Given a set of videos that looks like this:
we know that the videos have low-dimensional structure, in this case there is only so many white pixels on screen at once, and there is also a lot of similarity between consecutive frames. Can we use this simple underlying structure and correlation-through-time to learn a physically plausible time series of coordinates?
In this work we consider doing just that, however with a few extra requirements:
For any frame, we could obviously just use indeces of the most top left white pixel as a prediction of location. But such a solution is unique to this dataset and won’t generalise to colorful real world video (future work).
For speed at test time, it must be amortised: we desire a single function that goes from videos, image time series , to location time series, . (As opposed to mean-field methods that find by an inner optimisation to match ).
It must be able to handle different length videos: 2 frames, 10 frames, 100 frames, videos vary in length.
Previous solutions, such as the Kalman-VAE, have combined high-capacity LSTM with low capacity Kalman-filtering. This allowed interpretable physically plausible latent space but required training tricks: freeze-thaw of parameters, a handcrafted training schedule…. We skip the Kalman filter + LSTM and consider a Gaussian process. This simplifies the maths, reduces Monte-Carlo approximations, stabilises training, however, increases computional complexity.
Let’s assume that the underlying time series can be modelled by a standard Gaussian process. For simlpicity, let’s say we have 30 frames, we can take each frame, , use a neural network to encode it into a pair .
Next, take all of the values of the encodings and their time stamps , and simply treat them as points for standard 1D Gaussian process regression over time. This way we get a prediction with uncertainty for any time that includes information from all frames. We do the same for the values too. Below left is a video with frames overlayed and shaded by time, right is the GP regression applied to the time series of encodings.
And the Gaussian process for each coordinate looks like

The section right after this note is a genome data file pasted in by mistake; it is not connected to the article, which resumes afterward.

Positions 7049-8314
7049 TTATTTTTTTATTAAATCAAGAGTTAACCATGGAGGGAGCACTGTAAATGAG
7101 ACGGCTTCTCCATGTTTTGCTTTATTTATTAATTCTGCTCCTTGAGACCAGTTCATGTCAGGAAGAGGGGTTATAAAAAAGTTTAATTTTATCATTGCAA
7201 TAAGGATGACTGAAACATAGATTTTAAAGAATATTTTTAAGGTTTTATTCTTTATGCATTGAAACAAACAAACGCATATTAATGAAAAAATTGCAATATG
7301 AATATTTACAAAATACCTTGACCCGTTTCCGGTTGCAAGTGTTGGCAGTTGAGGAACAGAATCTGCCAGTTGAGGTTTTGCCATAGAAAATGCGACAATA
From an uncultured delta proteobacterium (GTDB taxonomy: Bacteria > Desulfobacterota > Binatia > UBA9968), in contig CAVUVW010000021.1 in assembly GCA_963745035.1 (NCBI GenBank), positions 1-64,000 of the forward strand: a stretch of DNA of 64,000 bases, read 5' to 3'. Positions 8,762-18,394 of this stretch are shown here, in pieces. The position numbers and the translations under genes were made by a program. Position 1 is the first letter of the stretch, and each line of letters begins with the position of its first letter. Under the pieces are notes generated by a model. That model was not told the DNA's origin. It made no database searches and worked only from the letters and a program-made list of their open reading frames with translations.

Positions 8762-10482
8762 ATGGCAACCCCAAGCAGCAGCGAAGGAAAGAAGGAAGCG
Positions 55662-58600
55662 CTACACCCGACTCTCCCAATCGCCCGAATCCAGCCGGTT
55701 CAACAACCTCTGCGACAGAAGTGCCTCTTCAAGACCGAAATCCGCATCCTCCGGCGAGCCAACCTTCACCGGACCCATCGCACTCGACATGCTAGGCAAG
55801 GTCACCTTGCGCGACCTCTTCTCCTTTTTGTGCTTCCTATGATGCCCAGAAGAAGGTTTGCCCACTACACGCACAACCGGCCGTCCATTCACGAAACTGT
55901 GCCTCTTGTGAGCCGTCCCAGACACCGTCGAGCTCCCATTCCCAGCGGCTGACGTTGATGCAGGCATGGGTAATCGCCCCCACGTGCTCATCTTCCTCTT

Finally, we derive the evidence lower bound and train in tensorflow shown below. Notice how to begin with, the encoded (x,y) points are rather tangled and messy, but, they get “unwrapped” and ironed out as training continues, focus on the top-right points of the circle plot,
As a simple naive Baseline, we also trained a VAE without any correlation through time, the images are encoded in an i.i.d. fashion, as a result the latent space is rather messy and discontinuous, the top row is input video, middle row is VAE encoded latent and the bottom row is the GP-VAE encoded
If we consider a fixed pattern of images, and ask the encoder for an position in latent space, one would hope that a set of frames where the ball movies smoothly from one side of the screen to another would lead to a continuous set of latent points. However, this continuity from pixels to latents is not preserved by a standrard VAE, but is preserved by the GP-VAE. In the plots below, the lines are only there for visual clarity, we made a specific set of frames and plot the encoded points (above plots show ).
Here we present some simple proof-of-concept results and, on this toy application at least, training is easy, yields an interpretable latent space that maps directly to pixel space. Next steps are to use the model on real data and reduce the cubic cost of GP inference for really long time series and evenetually augment an RL agent with the ability to predict physcially plausible latent states with uncertainty from visual input.
Feel free to play with the code and get in touch! firstname.lastname@example.org